If you take the pitchers with comments in their row and add up the number of starts you get 67, which is 41% of 162. The Reds wasted all of that precious opportunity last year.
Tilt your head sideways, peer out one eye and you might see Scott Feldman as a veteran presence. Indeed, Feldman ate innings. He also devoured opportunity. But even if you place Scott Feldman in the reasonable-to-start category, that still leaves 46 wasted starts or 28% of the total.
The front office should have put Bronson Arroyo on contract for one game, let him play his concert and then retire as a Reds player. Instead, they afforded 40-year-old Arroyo more opportunity to start than Robert Stephenson, Cody Reed and Michael Lorenzen — combined. As you shake your head at that last sentence, also take in that the Reds gave more innings to Tim Adleman than to any other pitcher in 2017.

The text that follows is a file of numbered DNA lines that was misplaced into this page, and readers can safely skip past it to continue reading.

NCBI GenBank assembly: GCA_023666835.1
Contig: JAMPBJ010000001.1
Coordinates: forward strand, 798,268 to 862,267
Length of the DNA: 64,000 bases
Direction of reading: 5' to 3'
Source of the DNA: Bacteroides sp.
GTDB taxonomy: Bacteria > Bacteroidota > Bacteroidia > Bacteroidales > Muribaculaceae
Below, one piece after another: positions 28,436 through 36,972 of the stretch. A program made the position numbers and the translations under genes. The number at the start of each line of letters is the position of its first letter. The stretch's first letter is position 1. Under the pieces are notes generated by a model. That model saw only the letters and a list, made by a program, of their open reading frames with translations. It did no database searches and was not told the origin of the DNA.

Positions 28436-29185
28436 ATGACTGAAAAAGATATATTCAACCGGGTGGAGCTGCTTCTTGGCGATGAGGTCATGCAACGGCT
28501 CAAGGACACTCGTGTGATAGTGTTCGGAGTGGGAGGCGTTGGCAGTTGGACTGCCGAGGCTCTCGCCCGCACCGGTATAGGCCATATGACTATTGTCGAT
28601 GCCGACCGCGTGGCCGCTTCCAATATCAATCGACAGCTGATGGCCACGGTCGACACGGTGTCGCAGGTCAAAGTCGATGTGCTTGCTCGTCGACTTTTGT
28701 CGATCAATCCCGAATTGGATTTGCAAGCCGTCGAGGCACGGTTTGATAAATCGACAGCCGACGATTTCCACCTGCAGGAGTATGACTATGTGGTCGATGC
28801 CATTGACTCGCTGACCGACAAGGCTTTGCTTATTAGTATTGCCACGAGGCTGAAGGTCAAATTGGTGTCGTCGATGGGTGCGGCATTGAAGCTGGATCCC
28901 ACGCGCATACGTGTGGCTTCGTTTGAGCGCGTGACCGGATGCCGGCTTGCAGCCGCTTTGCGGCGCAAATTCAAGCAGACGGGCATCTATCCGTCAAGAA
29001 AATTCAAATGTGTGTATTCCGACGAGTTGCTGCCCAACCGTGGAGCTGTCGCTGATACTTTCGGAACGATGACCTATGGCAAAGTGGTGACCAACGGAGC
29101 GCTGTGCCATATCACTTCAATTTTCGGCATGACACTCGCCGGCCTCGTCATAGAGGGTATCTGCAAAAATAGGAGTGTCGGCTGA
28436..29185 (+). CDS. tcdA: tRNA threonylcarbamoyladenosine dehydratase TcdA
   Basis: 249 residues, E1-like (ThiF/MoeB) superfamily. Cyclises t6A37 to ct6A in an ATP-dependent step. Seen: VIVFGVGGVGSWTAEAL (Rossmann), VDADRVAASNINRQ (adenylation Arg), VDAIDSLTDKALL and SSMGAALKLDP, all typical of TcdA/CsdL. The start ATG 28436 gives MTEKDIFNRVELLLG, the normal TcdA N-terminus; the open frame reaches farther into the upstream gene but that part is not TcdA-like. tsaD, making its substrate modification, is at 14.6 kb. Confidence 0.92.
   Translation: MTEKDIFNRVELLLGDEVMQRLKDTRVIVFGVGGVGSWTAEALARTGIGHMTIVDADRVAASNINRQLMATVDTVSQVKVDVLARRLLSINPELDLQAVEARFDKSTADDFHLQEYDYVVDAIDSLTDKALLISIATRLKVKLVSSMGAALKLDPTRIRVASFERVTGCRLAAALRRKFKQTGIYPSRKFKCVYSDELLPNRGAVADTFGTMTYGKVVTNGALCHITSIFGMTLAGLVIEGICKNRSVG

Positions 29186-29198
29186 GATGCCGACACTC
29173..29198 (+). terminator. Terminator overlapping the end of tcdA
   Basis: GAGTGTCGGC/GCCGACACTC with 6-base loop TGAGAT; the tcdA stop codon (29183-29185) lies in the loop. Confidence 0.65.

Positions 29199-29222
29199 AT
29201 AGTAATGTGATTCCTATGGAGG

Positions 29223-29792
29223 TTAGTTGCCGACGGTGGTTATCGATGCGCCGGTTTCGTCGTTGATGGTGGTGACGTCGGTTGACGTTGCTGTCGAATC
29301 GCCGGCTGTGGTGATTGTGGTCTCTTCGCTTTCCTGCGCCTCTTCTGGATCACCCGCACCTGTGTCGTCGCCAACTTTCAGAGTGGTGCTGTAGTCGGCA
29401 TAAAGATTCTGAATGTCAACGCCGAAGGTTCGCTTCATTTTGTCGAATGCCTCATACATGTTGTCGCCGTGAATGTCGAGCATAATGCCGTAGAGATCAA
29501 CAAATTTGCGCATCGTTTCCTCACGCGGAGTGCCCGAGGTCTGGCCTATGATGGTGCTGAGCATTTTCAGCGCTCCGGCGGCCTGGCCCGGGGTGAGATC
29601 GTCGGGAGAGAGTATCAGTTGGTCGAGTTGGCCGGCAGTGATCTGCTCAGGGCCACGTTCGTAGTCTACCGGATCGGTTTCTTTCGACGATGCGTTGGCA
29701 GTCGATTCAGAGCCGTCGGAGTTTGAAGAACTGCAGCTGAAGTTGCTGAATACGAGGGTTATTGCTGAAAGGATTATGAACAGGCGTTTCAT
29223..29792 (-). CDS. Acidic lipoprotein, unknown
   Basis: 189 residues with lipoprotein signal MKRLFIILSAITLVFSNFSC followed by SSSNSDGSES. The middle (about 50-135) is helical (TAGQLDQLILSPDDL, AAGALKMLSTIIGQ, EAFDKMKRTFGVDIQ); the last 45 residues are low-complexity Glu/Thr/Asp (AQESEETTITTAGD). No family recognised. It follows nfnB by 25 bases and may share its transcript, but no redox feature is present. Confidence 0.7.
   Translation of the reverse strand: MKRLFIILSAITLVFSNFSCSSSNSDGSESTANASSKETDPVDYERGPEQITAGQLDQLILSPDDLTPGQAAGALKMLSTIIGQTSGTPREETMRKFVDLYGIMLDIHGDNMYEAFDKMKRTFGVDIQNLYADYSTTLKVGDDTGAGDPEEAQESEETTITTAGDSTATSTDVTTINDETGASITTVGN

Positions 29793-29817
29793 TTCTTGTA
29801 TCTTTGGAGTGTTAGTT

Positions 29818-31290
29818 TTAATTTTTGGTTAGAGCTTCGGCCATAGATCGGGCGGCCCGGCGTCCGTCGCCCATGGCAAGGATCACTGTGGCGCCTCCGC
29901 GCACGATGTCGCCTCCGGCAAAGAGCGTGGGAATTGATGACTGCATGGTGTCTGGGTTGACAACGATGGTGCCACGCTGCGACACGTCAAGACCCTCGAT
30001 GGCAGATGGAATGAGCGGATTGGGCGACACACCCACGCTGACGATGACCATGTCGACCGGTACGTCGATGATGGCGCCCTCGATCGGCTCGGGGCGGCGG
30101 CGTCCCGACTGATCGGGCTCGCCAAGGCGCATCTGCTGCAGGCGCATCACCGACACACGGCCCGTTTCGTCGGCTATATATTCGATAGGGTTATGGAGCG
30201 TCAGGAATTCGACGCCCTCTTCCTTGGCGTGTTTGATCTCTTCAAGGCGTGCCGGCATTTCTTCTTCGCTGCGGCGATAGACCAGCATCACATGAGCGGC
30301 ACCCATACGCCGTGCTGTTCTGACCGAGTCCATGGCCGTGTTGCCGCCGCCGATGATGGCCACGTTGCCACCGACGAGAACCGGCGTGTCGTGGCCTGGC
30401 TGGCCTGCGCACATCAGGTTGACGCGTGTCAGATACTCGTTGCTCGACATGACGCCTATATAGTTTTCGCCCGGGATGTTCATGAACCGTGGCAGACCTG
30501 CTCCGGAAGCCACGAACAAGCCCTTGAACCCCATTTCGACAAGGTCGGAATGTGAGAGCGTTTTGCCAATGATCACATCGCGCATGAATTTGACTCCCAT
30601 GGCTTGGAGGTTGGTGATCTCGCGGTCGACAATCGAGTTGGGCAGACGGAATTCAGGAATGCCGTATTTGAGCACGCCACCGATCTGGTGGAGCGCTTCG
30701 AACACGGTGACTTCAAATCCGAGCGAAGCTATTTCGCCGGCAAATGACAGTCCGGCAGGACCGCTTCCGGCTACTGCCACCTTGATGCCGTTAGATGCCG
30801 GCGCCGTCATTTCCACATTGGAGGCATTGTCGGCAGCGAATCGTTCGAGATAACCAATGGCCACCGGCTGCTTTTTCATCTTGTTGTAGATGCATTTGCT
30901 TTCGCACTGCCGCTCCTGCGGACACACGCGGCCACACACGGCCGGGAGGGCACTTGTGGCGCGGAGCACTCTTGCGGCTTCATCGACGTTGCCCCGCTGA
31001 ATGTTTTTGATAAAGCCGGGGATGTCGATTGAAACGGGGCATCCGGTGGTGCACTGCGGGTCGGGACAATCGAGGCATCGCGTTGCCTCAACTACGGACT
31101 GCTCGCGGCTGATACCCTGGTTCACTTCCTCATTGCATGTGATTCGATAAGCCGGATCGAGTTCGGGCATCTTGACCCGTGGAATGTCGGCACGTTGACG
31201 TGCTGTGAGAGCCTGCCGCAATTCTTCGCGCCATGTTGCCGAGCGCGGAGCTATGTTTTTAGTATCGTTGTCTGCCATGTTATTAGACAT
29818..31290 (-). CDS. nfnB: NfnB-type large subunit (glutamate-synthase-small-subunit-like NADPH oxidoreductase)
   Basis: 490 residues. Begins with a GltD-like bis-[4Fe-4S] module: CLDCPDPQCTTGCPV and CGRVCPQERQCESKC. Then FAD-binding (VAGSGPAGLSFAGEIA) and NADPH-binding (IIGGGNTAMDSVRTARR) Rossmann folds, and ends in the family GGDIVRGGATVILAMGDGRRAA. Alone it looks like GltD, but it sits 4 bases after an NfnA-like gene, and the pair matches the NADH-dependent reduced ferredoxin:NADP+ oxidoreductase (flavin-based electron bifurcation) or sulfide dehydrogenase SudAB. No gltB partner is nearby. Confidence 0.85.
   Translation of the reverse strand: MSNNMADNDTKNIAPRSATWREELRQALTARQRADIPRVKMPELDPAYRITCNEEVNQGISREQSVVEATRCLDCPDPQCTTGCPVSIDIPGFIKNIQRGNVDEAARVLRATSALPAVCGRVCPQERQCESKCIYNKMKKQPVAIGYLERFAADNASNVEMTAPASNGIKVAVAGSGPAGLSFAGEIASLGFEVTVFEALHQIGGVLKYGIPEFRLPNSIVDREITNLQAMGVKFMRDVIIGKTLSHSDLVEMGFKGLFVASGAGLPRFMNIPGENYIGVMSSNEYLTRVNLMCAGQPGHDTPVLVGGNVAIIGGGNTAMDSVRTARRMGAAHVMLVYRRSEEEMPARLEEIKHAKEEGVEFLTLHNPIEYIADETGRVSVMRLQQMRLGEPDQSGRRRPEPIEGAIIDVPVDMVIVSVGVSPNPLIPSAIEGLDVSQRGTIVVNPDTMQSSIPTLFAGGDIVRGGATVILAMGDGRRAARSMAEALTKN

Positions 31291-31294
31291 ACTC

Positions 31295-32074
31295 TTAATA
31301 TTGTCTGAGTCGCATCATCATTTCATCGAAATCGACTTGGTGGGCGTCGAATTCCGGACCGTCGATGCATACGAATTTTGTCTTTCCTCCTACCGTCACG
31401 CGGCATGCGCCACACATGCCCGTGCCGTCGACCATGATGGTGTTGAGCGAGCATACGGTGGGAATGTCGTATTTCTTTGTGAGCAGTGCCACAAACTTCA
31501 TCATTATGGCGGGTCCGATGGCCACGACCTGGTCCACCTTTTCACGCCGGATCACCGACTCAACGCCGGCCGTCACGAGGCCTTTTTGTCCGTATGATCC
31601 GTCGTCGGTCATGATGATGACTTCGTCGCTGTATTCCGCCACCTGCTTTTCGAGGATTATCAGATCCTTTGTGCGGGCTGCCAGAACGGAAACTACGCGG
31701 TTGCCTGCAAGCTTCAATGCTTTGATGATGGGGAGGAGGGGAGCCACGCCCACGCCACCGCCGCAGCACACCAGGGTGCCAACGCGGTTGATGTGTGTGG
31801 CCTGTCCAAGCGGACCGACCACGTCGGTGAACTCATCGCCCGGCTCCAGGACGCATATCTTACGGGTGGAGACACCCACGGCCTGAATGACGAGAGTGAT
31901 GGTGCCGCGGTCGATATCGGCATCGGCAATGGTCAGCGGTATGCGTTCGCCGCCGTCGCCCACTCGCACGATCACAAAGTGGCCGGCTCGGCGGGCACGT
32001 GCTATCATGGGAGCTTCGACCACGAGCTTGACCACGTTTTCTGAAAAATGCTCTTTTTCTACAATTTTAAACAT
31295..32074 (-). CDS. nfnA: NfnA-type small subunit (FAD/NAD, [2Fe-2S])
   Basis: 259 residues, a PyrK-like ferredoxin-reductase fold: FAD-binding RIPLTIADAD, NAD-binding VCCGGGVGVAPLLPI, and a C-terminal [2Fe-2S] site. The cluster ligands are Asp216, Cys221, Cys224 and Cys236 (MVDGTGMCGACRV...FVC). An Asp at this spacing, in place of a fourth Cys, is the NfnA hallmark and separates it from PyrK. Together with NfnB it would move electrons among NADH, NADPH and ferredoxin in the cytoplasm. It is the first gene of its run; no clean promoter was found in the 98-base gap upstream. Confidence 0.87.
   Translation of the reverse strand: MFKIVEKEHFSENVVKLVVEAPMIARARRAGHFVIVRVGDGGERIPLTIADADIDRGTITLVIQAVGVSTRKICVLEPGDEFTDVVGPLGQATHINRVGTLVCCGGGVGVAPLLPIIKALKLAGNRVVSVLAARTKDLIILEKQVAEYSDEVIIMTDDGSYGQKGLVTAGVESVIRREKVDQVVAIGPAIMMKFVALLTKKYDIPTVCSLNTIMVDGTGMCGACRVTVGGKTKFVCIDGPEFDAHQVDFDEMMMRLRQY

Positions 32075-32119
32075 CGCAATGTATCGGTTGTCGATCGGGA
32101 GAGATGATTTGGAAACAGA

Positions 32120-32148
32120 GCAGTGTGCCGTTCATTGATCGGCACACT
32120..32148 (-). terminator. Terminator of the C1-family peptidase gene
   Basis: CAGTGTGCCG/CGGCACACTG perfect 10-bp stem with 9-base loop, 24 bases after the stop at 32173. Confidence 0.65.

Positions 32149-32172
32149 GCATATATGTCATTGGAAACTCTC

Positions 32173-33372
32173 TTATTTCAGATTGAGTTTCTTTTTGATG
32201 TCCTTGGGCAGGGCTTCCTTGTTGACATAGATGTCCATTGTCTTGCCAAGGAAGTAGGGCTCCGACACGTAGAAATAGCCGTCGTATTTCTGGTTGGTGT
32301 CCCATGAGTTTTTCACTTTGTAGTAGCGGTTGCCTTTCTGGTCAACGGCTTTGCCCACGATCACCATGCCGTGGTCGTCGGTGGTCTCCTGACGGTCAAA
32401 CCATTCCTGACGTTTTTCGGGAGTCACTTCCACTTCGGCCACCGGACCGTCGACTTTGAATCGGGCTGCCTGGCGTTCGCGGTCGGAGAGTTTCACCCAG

That’s the opposite of a clear-eyed, well executed rebuilding process.
Think how much farther along the club could be now if they gave twelve of those 67 starts to Michael Lorenzen after the All-Star break, another 15 to Robert Stephenson and 25 to Cody Reed. Amazingly, that still leaves 15 starts to divide between Sal Romano and Amir Garrett. If even one of those five pitchers learned from their enhanced experience and showed meaningful progress, the Reds would be much better off today.
Cody Reed, for example
After a solid performance in Goodyear, Cody Reed began the season assigned to the Reds bullpen. Reds management was sending Reed and Stephenson a message by putting Rookie Davis in the Opening Day rotation.
Reed relieved in four April games, giving up no hits and no runs in 8 innings. Yes, he walked four – all in his first appearance – but he also struck out 9.
Reed was finally given an opportunity to start. On April 22, he faced the Chicago Cubs. The Cubs had led the major leagues in walks in 2016, so it was probably the worst match-up possible for Reed. He didn’t pitch well. And that was it. Reed’s one and only start of the 2017 season took place in April.